Lebda makes such a comparison to Amazon for MyLendingTree that it’s obvious to ask, why wouldn’t Jeff Bezos move his behemoth into LendingTree’s forest?

After all, with Amazon long since becoming much more than a place for books—and with Bezos personally investing these days in rocket engines—is it that much of a stretch to think about Amazon becoming a player in financial services, even as a clearinghouse, as it is with goods sold by other companies?

It’s not rocket science, after all.

Lebda doesn’t think so.

“They’re a retail company,” he explains. “Fundamentally they buy stuff, mark it up, and ship it to you. I don’t see them in financial services—it’s the regulatory issues.”

LendingTree already has competition from companies such as Credit Karma, Lending Club, and Prosper, though such companies can also be collaborators with his company in some areas.

But he does admit some concern over the ubiquitous Google.

Google, he says, could someday be a competitor. Overseas, they may already be making a move, he says.

“In the U.K., there is a company called Money Supermarket that is similar to us,” says Lebda. “And Google has made an acquisition there of a company that’s a competitor to Money Supermarket.”

“It wouldn’t surprise me if Google came into this space here,” says Lebda. He thinks the giant company will wait until more people begin doing their borrowing through online portals, and then strike in.

But he’s spending his time looking for ways to add more Amazon-style functionality and avenues to LendingTree—and building the banking industry connection.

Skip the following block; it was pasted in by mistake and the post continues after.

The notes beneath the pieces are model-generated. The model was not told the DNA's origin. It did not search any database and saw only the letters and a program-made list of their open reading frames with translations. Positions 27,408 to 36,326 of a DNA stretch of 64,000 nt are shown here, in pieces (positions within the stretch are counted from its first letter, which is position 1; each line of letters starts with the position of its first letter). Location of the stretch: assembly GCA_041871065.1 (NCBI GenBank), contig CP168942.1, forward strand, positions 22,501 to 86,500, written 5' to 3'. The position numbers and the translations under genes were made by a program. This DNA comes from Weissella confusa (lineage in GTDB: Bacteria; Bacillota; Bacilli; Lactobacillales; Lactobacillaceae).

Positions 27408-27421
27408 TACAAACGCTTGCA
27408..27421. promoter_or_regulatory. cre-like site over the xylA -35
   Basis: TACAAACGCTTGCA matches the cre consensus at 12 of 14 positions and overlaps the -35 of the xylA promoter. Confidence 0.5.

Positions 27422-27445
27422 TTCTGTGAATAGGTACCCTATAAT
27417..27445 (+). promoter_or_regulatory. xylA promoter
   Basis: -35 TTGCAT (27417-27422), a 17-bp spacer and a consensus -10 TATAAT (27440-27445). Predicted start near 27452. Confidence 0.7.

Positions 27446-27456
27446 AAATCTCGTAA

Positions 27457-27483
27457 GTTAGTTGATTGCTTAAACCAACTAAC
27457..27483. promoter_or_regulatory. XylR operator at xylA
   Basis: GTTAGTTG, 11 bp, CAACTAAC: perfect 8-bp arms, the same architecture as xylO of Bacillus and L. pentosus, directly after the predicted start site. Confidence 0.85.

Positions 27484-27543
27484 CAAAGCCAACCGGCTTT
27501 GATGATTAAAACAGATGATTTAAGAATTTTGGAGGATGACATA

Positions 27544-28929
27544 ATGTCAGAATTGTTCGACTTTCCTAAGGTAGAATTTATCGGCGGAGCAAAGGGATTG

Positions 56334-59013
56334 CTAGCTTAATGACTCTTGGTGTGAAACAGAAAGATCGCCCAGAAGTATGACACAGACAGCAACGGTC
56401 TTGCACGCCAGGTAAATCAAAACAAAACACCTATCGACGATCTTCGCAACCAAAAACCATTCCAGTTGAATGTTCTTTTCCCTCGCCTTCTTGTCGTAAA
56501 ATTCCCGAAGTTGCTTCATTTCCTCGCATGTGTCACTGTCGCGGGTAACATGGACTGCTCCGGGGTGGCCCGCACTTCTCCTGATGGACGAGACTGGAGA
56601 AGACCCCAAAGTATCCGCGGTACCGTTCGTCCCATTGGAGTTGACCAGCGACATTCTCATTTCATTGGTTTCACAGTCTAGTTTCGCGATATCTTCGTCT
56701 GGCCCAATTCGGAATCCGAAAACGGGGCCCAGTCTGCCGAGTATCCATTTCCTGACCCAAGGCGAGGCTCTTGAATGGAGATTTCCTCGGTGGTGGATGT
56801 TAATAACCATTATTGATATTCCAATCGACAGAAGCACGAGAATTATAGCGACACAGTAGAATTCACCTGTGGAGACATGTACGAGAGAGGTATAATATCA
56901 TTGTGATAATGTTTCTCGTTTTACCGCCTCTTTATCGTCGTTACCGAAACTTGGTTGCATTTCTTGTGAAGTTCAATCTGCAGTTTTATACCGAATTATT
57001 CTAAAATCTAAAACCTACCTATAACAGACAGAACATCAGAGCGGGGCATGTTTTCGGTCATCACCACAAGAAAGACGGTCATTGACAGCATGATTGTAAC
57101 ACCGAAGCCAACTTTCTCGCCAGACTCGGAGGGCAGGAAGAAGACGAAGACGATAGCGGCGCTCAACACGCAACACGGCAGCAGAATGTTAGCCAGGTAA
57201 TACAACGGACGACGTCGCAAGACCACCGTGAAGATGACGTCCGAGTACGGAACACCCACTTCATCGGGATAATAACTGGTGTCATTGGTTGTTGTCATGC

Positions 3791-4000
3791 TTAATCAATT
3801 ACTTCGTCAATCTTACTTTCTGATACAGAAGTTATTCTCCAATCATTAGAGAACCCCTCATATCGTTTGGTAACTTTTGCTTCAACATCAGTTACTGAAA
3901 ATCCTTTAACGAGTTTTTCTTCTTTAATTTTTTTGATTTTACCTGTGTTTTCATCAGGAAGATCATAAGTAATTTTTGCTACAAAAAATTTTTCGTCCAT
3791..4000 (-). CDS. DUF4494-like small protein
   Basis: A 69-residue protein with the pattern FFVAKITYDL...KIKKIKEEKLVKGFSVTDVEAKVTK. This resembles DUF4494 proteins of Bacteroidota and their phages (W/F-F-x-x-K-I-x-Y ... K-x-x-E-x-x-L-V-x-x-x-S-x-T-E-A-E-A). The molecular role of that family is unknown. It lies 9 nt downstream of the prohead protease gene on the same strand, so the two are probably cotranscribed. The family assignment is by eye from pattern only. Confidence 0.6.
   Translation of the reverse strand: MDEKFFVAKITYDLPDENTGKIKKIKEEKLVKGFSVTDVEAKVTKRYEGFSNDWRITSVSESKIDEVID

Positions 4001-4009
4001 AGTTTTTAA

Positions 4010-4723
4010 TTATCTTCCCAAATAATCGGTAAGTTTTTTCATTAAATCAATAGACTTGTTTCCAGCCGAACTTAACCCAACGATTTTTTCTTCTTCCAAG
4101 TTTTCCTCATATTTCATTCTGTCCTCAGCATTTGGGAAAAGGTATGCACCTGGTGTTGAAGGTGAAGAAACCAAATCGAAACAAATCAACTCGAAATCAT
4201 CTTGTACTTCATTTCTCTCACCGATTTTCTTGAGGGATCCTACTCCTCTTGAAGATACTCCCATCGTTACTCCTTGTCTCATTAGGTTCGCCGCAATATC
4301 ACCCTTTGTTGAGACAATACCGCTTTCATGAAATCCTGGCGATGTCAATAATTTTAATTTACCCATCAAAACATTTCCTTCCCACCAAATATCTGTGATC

Expanding the lender base

LendingTree works with a wide variety of lenders, from nontraditional player with names that don’t even connote “credit” to banks themselves, both large and small.

“We will work with any lender, any size as long as you do right by your customer, you want volume,” says Lebda. “We’re agnostic. We’ve got big banks, little banks, and I think we’ve got a credit union or two, too.”

A significant opportunity for banks, says Lebda, is something the company has been working on with nonbanks: private labeling of the LendingTree platform. This is a work in progress, but Lebda believes that it could be a good model for banks. This would include features such as MyLendingTree, used as a means to keep consumers engaged.

What’s the next branch?

Lending is but one side of the balance sheet. Lebda does not want to become an intermediary, in the sense that a bank is. But do noncredit products have any appeal?

Deposits don’t get him very excited. Seeing LendingTree’s model as lead generation and information gatherer, he doesn’t see much potential in deposits, even though predictions are that they will be harder for banks to find when rates inevitably rise.

“Guys like Bankrate.com aggregate that information. That’s not our thing,” he says. LendingTree would rather focus on making a connection between consumer and provider in areas where that is still not efficient.

“Insurance,” Lebda says. “That I could see.” There’s a natural tie in there between lending and the need for coverage.